- What authors make you shake your head in admiration? Many SFF authors don't read much inside the genre. Is it the case with you?
I still enjoy many science fiction writers. I guess most of my reading for pleasure is in the field and I especially love mysteries. Who do I admire? Okay, setting aside the Big Dog ie George let me run out some authors. I really like Lois McMaster Bujold and Robin Hobb. Daniel Abraham. Walter Jon Williams. John Scalzi. Dan Simmons Vernor Vinge. Terry Pratchett. Sheri Tepper. Okay, I'm going to stop inside the field. Outside the field I love Dorothy Dunnet's Nicolo series. Mysteries I really like Michael Connelly. This is a really hard question because I like so many authors.
- Cover art has become a very hot topic of late. What are your thoughts pertaining to that facet of a novel, and what do you think of the cover that graces THE EDGE OF REASON?
I think cover art is critical. A interesting cover will make be pick up a book by an unknown author. I'm really very happy with my cover on THE EDGE OF REASON. It could have been so cheesy, and the terrific art department at Tor found a way to avoid any of those pitfalls.
- More and more, authors/editors/publicists/agents are discovering the potential of all the SFF blogs/websites/message boards on the internet. Do you keep an eye on what's being discussed out there, especially if it concerns you? Or is it too much of a distraction?
I enjoy reading discussion on the blogs and websites, but I never read them as they pertain to my book. It makes me feel kind of squiggy. Because of the curious circumstance that led to you reviewing my novel, I read your review, but mostly I avoid such discussions. Writers spend enough time navel gazing without running all over the internet in search of more conversations that are all about _Them_.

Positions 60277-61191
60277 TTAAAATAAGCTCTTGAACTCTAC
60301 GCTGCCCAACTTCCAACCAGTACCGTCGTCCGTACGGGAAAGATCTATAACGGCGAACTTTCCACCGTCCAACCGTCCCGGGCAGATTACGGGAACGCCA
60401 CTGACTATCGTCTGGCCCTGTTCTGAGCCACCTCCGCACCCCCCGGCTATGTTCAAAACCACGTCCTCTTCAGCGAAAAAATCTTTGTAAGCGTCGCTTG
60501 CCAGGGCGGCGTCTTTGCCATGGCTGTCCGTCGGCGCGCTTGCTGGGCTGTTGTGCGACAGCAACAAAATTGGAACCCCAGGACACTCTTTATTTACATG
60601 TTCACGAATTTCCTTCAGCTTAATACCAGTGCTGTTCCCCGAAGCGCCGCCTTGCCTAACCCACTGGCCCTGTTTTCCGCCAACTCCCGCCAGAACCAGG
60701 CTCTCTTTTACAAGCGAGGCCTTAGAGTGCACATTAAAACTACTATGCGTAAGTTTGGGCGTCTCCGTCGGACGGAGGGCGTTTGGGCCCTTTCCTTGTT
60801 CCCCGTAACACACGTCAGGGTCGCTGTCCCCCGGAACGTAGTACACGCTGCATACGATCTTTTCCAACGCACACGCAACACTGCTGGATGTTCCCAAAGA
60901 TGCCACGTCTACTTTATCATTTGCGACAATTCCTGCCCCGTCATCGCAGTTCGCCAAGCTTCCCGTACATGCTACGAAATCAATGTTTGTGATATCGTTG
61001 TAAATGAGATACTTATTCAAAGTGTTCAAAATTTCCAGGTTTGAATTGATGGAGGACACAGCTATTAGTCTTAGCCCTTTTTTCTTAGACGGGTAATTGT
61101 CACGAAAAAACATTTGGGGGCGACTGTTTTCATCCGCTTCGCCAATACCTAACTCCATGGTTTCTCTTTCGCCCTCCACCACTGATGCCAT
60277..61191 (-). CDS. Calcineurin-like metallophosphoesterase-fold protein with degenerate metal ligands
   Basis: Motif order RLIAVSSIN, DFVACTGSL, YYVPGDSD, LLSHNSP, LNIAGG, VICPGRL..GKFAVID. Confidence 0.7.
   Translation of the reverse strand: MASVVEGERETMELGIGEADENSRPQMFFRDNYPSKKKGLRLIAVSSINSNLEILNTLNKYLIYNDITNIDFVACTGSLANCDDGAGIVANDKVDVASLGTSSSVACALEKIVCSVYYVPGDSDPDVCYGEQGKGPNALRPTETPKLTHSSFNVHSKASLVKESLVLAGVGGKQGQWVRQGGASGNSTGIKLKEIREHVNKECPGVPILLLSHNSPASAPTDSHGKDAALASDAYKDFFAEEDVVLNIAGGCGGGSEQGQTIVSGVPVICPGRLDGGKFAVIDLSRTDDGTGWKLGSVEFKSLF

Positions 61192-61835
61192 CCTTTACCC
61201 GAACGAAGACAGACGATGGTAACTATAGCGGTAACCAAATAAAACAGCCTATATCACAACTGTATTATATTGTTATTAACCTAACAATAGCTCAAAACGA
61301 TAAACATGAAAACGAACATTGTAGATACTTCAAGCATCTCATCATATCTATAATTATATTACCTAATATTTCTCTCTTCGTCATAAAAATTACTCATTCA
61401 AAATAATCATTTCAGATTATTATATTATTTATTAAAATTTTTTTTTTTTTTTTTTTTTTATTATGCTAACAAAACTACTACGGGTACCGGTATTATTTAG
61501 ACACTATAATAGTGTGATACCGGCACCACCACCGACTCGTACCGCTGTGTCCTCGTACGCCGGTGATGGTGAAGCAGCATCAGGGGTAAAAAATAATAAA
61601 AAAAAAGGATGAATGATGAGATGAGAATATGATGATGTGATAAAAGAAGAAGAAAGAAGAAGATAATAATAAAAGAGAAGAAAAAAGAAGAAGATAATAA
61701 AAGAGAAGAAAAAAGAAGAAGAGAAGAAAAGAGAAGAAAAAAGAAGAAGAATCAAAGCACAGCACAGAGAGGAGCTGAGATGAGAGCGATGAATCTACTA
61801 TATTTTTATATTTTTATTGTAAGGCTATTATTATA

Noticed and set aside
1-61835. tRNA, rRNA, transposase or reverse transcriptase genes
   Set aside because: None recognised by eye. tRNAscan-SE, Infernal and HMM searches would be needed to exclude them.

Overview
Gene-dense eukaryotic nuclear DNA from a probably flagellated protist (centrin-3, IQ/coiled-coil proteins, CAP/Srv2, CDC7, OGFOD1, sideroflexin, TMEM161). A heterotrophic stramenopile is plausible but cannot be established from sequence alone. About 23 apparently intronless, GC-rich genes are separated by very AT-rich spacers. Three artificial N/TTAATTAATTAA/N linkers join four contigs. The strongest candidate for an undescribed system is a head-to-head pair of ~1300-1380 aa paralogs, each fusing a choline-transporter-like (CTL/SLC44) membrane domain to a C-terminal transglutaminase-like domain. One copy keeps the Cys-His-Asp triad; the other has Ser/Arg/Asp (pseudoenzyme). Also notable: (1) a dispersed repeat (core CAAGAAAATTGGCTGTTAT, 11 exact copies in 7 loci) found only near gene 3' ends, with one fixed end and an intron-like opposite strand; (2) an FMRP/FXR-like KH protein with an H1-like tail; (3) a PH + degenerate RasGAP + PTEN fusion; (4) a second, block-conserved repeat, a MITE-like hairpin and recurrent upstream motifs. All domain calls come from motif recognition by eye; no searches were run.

- Honestly, do you believe that the speculative fiction genre will ever come to be recognized as veritable literature? Truth be told, in my opinion there has never been this many good books/series as we have right now, and yet there is still very little respect (not to say none) associated with the genre.
I think we won. Look at television and movies -- it's all speculative fiction that's driving the engine. I know we all get frustrated at being dismissed as "that kid stuff", but maybe we're safer that way. If we ever start being discussed in Literature Classes (imagine the pompous tone of voice) I'm afraid that we'll fall into that traps that afflict mainstream writers. They all seem to be writing for each other or for the critics instead of writing cracking good stories for real readers. We do have wonderful writers and wonderful books, but I never want to forget that I'm an entertainer. I want to sweep you out of your living room and into a new world, and have the reader forget about the leaky faucet of their day job.
- So what's the scoop on the forthcoming Wild Card novel, BUSTED FLUSH? Give us something to look forward to!
BUSTED FLUSH has a very complicated plot, and I'm still amazed that we pulled it off. But we did, and in some ways I think it's stronger than INSIDE STRAIGHT. The kids start to understand that the world is a very complicated place, and actions have consequences. (And here's that navel gazing writer thing again). My character, Noel, discovers he has a soul and maybe even a heart.
- Doesn't it make you feel a bit "dirty" that I was forced to read this due to a Dallas Cowboys loss at the hands of George R. R. Martin's New York Giants last January? Surely, it has to weigh on your conscience when you go to sleep at night. . .
Not in the least. Actually it's the only time in my life that I really cared about the outcome of a football game. :) I know the reach of your website, and while it was scary (you might have hated the novel), it was such a great opportunity to get the word out to a broad audience about THE EDGE OF REASON.
Also, I thought it was really funny that you sports guys got hoisted on petards of your own making.